Though neither our ancestors nor we may have been personally responsible for relocating North American indigenous peoples resulting in thousands of deaths, nonetheless Native mortality rates are once again on the rise in comparison with the rest of society. We may not have forcibly sent children to boarding schools, systemically destroying their identities, but it is troubling that 25-35 percent of Native children have been placed in foster care under suspicious circumstances.
We may not have denied health care to Native Americans, yet they are three times more likely to suffer from diabetes. We may not have committed a violent act against an indigenous woman, but one in three will be raped by non-native men, according to an Amnesty International study.
Years ago, we took the time to negotiate with each individual tribe, to slowly claim their sovereign lands and resources for the United States. But now these people of many nations are given the moniker Native American and lumped together as if they were homogeneous.
As United Methodists, we are about to make another treaty with a few representatives of many peoples under this moniker. I am concerned that there has not been enough education about the issues involved. There has not even been an acknowledgment by many about the diversity of Native peoples in the United States and indigenous peoples in the world.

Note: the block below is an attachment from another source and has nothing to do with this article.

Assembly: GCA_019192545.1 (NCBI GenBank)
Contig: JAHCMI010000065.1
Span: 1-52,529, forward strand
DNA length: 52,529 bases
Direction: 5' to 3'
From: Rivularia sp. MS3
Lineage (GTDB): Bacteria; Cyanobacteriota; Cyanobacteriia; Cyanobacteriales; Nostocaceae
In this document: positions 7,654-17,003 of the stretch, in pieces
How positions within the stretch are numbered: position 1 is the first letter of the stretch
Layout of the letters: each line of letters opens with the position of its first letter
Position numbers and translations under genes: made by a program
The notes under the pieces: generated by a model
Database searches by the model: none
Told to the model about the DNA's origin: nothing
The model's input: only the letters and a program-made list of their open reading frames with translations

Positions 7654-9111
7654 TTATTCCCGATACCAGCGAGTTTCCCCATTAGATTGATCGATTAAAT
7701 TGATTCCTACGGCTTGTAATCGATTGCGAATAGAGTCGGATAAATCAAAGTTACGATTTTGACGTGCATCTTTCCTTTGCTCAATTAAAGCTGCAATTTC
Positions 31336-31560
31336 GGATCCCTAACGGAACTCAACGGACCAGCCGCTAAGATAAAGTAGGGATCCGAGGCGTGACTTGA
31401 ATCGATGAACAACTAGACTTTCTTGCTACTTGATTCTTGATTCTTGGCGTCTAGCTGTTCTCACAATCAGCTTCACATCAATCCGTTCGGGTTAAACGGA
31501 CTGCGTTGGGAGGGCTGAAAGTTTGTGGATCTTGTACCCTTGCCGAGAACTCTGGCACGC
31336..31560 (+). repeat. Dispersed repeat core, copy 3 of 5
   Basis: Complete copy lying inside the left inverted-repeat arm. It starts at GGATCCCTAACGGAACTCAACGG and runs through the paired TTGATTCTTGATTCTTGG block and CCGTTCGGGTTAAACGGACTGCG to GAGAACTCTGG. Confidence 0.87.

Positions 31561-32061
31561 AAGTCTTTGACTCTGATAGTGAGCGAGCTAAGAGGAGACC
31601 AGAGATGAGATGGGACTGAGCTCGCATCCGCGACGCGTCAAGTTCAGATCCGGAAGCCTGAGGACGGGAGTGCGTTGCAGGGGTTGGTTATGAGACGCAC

Do we realize the consequences of our ignorance? Do we realize how our belief in Manifest Destiny has influenced U.S. military and economic policies around the world? Do we recognize how it influences our missionary activities?
This is not just an act of repentance that affects how we see history but how United Methodists live into the divine rule of God in this world. Plans for further education have been alluded to but historically we have not done the hard work that comes after an Act of Repentance. It seems that if we are going to truly repent then our first act must model our subsequent actions.
What if we committed ourselves to the time-consuming work of listening sessions with individual tribes? Could we do this regardless of their formal recognition by the U.S. government? Sound like an exhausting and an unwieldy task? How many years and how much time and energy did it take to negotiate, relocate and decimate each of these sovereign peoples in order to arrive at the present day experience within United Methodism? Do we even know how our denominational history is inexorably tied to U.S. history on this issue?
This is only one view of the plan before us. I applaud the effort to bring healing and I believe in the power of ritual to change present reality.
However, I also join in solidarity with the Native American International Caucus’ calling for continued dialogue and work with individual tribes. I wish we all would begin to listen to as many voices as possible of those Native American and Indigenous peoples who have been affected, for the healing of the Nations and the UMC.
The Rev. Duchesne is an ordained elder in the Eastern Pennsylvania Conference and a Ph.D. candidate in liturgical studies at Drew University.